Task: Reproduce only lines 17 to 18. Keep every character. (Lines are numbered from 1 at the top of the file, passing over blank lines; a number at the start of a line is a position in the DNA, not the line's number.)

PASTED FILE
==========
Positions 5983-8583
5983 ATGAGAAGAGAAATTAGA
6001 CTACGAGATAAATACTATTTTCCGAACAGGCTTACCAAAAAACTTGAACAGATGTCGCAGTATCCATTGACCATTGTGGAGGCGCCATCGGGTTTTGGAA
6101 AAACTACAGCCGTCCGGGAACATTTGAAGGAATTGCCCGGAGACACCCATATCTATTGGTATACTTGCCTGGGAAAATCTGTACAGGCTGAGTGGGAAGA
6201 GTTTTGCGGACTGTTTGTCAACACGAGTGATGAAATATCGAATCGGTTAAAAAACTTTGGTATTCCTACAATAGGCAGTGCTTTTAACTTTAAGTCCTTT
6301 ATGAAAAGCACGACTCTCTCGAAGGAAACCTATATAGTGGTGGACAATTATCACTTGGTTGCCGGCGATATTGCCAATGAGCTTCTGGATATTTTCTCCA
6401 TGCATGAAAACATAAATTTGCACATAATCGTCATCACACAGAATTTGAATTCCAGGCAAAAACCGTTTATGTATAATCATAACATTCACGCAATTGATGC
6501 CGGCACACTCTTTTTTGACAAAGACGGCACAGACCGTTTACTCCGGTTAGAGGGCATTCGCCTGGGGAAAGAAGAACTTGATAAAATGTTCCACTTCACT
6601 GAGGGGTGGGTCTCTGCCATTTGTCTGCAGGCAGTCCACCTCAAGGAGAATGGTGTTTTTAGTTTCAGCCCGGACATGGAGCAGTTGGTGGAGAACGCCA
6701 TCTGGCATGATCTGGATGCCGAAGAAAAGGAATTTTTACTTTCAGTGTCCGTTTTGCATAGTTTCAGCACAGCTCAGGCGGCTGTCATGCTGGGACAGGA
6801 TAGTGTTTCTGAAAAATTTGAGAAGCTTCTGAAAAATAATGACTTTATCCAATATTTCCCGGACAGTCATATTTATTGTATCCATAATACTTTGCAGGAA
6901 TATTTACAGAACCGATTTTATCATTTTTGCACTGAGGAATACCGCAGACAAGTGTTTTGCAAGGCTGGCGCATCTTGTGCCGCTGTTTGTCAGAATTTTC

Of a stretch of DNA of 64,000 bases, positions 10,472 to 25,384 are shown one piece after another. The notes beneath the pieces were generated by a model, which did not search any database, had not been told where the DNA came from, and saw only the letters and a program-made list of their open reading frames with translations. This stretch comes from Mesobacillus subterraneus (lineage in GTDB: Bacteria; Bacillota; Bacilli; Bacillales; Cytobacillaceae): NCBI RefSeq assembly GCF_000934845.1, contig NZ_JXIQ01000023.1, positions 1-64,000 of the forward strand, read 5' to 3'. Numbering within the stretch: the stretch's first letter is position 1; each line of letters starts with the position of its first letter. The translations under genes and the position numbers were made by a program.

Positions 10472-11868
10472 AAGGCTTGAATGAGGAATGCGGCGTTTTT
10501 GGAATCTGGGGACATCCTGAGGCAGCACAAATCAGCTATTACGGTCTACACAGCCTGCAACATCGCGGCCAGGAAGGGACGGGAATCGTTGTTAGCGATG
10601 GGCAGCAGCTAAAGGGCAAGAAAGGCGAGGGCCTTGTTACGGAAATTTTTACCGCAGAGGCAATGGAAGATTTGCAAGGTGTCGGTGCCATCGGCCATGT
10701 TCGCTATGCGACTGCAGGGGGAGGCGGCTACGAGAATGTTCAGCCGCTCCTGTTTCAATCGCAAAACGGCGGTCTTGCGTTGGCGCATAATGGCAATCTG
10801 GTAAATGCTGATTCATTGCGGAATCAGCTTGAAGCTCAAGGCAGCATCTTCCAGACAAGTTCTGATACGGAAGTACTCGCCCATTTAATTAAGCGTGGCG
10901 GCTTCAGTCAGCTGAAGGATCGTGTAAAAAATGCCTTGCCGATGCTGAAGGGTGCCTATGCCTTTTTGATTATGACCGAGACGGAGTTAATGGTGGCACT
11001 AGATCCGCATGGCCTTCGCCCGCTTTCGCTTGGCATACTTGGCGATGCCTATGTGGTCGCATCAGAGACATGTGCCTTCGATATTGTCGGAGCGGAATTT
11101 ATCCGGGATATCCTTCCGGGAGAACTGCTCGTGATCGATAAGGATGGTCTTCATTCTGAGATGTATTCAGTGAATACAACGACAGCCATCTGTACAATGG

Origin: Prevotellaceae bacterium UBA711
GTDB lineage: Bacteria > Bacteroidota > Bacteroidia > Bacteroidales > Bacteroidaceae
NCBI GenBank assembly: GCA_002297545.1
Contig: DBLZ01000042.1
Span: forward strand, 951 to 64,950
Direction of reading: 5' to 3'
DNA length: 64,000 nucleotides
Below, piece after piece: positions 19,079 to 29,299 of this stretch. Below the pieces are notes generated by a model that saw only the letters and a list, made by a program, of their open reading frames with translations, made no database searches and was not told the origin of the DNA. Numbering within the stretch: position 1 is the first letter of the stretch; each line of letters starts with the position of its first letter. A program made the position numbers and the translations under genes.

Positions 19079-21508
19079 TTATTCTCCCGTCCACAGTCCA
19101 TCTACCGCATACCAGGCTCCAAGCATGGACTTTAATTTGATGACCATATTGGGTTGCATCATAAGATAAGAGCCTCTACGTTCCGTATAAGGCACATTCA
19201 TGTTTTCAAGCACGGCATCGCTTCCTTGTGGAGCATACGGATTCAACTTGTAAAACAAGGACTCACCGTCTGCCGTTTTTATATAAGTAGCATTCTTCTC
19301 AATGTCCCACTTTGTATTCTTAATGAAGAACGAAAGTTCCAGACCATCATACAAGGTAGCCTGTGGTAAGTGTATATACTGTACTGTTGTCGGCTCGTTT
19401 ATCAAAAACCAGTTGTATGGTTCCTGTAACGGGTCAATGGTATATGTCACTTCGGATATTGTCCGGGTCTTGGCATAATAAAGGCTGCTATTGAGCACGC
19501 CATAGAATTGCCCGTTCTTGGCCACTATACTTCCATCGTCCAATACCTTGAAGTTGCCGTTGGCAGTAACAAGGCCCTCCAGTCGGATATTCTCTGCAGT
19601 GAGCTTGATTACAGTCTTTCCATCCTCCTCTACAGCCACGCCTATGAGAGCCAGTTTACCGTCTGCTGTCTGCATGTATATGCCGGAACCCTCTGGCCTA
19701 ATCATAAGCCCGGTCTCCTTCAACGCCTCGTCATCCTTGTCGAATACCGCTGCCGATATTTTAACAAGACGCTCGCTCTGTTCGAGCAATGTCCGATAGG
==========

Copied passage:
10601 GGCAGCAGCTAAAGGGCAAGAAAGGCGAGGGCCTTGTTACGGAAATTTTTACCGCAGAGGCAATGGAAGATTTGCAAGGTGTCGGTGCCATCGGCCATGT
10701 TCGCTATGCGACTGCAGGGGGAGGCGGCTACGAGAATGTTCAGCCGCTCCTGTTTCAATCGCAAAACGGCGGTCTTGCGTTGGCGCATAATGGCAATCTG